Based on the agreement reached between Appellant [VCA] and Appellee Venice Hospital, the balance of the Petition for Rehearing and Suggestion for Rehearing En Banc, brought by the remaining Appellees, Sammett and MPAC, is moot. [VCA] has agreed to execute a Satisfaction of Judgment ... with respect to the liability and damages found by the jury in favor of [VCA] and against all the Appellees in March, 1988. There is no justiciable case or controversy remaining....


Joint Motion for Involuntary Dismissal at 2 (emphasis added). Additionally, the parties attached to this motion a proposed Judgment and a proposed Satisfaction of Judgment, documents which taken together confirm that the settlement constituted a full--not partial--payment and satisfaction of all of VCA's claims, and that no residual issues remained to be litigated.6 Through their joint motions, the settling parties indicated that VCA and Venice Hospital had reached a settlement that fully satisfied VCA's claims, including interest, costs, and attorneys fees through this appeal.7 Therefore, this case was, and is, moot and our decision to rehear en banc the substantive antitrust issues the case presented was improvident. See Powell v. McCormack, 395 U.S. 486, 496, 89 S.Ct. 1944, 1951, 23 L.Ed.2d 491 (1969) ("[A] case is moot when the issues presented are no longer 'live' or the parties lack a legally cognizable interest in the outcome.").


Although the joint motions demonstrate that no controversy remains, Sammett and MPAC nevertheless opposed the joint motions, apparently because of the settling parties' request for issuance of the panel's mandate and entry by the district court of a judgment against them. Sammett and MPAC feared that VCA would file (and, in fact, has since filed) a second, similar lawsuit based upon a continuation of the conduct addressed in this case. Depending on the similarity of the claims raised in the two cases, the district court's judgment in the instant case could have issue preclusion effects against Sammett and MPAC, and the panel's opinion might confirm that VCA had stated cognizable claims for relief.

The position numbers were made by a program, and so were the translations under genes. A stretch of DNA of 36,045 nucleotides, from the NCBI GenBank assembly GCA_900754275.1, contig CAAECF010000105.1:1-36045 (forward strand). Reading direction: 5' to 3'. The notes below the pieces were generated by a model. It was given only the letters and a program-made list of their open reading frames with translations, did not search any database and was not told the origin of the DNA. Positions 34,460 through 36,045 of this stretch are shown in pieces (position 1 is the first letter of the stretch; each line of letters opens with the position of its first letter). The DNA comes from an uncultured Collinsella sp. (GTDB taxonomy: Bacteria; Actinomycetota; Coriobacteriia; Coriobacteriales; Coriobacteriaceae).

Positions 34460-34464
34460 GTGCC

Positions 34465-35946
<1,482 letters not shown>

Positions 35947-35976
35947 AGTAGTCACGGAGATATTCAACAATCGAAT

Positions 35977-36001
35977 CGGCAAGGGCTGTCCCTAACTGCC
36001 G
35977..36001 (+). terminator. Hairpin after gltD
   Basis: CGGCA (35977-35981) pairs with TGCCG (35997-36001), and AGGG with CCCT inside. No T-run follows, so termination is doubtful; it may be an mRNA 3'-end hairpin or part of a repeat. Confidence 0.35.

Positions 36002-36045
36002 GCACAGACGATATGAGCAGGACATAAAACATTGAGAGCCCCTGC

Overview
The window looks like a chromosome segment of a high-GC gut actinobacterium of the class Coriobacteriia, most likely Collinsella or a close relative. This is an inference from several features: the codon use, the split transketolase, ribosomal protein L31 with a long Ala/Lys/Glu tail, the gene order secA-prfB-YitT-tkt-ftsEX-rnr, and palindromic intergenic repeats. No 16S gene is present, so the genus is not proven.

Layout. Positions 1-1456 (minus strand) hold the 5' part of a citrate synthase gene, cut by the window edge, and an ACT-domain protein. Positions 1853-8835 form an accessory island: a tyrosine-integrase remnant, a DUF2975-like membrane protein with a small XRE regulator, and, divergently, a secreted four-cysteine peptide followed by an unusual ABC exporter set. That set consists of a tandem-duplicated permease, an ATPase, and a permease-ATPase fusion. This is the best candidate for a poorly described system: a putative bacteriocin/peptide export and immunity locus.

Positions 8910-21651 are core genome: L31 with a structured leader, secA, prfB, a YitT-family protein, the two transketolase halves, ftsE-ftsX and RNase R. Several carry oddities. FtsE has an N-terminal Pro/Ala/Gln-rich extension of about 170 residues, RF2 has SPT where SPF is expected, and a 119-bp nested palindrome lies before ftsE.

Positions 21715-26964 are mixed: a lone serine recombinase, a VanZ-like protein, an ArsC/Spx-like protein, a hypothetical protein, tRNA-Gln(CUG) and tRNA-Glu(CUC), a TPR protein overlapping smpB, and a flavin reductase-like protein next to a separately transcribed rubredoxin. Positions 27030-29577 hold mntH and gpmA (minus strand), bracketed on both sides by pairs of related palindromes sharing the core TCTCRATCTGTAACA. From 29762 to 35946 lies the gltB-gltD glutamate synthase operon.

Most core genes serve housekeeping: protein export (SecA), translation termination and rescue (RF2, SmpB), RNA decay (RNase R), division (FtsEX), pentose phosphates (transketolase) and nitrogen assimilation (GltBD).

To oppose the joint motions, Sammett and MPAC insisted that a case or controversy remained, referring to language in the joint motions which suggests that VCA reserved its rights to seek a judgment, "additional" costs, and attorneys' fees from Sammett and MPAC. They argued that this reservation raised a controversy sufficient to preclude dismissal of the appeal. Yet, consistent with its claim that no controversy remains, VCA "reserved" these rights only as an alternative should the court decide to dismiss the appeal as to Venice Hospital and continue proceedings as to MPAC and Sammett.8


In this strange situation, Sammett and MPAC admit that a case or controversy continues between them and VCA, if at all, only because of this court's decision to order this case reheard en banc; otherwise, all fees and costs at issue would have been covered by the settlement agreement. The point at which our jurisdiction is to be determined, however, is not the present but rather the moment the case settled. As the discussion above demonstrates, no case or controversy remained at that time.9 When we say that the order to take the case en banc improvidently issued and that the panel should have dismissed the appeal, we in effect return the case to the status it occupied when VCA and Venice Hospital informed the court that the controversy had been settled. At that point in time, there was no issue of law or fact over which the parties were still fighting.